• Shoulder Seasons – Additionally, the shoulder seasons of March and September can also have good conditions, blending warm weather with fewer crowds, ideal for backpackers looking for the best deals on tours and accommodation.
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Where To Stay In Santa Marta?

I’ve already listed two great hostels in Santa Marta above. 


Here’s a short summary of them and more:

 

 

  • The Dreamer – outside of the many town but one of the nicest and most social.

 

  • La Brisa Loca – in the middle of town and the best party hostel around.

 

  • La Brisa Tranquilla – sister hostel to La Brisa Loca, this hostel is located right next to Tayrona National Park and is right on the beach. 

 

  • Rio Hostel Buritaca – this hostel is in between Santa Marta and Palomino so it’s a little far out. But definitely worth checking out if you are looking for something a bit different!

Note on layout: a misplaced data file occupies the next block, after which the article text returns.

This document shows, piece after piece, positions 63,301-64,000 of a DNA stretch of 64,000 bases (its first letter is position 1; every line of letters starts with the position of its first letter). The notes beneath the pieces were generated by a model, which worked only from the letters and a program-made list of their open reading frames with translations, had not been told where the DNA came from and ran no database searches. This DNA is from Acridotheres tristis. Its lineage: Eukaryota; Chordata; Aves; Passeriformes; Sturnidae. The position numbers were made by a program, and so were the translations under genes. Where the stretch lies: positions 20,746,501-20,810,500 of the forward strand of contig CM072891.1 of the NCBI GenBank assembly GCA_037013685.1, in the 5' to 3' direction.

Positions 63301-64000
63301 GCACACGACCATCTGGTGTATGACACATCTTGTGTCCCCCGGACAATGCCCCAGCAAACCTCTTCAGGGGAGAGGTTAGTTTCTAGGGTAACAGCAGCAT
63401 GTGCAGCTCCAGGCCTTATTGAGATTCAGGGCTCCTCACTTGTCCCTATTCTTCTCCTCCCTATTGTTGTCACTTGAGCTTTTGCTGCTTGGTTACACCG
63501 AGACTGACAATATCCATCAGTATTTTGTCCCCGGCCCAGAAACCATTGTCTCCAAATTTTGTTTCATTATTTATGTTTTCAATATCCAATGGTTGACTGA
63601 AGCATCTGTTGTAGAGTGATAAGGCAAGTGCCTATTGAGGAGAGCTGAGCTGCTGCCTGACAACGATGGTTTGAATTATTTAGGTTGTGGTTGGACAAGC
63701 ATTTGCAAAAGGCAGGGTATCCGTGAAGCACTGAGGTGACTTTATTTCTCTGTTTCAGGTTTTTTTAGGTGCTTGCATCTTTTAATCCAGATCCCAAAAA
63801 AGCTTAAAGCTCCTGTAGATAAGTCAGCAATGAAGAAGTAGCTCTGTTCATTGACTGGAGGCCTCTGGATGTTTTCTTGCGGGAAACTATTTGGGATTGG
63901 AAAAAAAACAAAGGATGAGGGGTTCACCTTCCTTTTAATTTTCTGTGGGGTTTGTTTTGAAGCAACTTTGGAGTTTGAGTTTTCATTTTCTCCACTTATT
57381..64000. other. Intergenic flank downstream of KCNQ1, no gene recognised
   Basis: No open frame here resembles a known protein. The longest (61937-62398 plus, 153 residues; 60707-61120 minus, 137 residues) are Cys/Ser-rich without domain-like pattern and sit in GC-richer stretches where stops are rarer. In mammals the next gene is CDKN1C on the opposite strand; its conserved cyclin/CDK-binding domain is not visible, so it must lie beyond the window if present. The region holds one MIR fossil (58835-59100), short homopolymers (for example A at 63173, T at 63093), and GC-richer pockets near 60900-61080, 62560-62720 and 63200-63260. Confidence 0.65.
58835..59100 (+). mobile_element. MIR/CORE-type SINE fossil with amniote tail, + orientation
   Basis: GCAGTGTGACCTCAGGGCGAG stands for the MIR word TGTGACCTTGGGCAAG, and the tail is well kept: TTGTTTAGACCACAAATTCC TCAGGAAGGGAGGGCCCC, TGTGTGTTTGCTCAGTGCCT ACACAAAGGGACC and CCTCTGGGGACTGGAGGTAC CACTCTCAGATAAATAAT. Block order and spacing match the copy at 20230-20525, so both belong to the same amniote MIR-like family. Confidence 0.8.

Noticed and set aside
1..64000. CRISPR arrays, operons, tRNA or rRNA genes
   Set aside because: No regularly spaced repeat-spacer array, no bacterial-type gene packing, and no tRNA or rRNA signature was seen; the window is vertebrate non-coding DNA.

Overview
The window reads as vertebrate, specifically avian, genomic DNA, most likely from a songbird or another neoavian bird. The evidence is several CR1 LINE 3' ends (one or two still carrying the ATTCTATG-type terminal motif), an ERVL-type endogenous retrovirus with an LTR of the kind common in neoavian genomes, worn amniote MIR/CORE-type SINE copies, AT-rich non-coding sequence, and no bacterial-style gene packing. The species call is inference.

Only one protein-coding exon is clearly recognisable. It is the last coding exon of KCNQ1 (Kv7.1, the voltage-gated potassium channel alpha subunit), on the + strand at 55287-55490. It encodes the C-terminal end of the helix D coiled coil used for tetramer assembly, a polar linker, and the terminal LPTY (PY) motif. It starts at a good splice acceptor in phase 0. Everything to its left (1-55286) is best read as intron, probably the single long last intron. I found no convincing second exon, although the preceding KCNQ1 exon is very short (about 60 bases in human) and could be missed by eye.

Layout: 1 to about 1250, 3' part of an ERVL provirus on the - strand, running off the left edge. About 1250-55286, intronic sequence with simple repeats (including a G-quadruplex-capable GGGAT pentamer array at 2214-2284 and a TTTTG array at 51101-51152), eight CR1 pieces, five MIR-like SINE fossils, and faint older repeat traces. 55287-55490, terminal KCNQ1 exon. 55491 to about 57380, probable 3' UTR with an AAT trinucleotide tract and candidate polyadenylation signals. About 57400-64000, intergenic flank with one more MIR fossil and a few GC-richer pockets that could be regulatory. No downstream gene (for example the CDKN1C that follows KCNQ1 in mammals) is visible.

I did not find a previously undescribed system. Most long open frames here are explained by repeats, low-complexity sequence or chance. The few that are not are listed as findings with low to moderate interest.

Tayrona National Park (Santa Marta, Colombia)

Santa Marta FAQ’s

Is Santa Marta Or Cartagena Better?

It depends on what you like doing. 

 

If you prefer a more relaxed beach vibe and backpacker scene, then Santa Marta might be the perfect choice for you.

 

Also the two main treks, Tayrona and the Lost City are must’s for any adventure enthusiasts.

 

On the other hand, if you are drawn to the rich history and beautiful architecture of a colonial city, then Cartagena is the place to be. 

 

I personally prefer Santa Marta as there’s so much more to do here and Cartagena is hot as hell!

However, if you have the time, make sure you visit Cartagena too: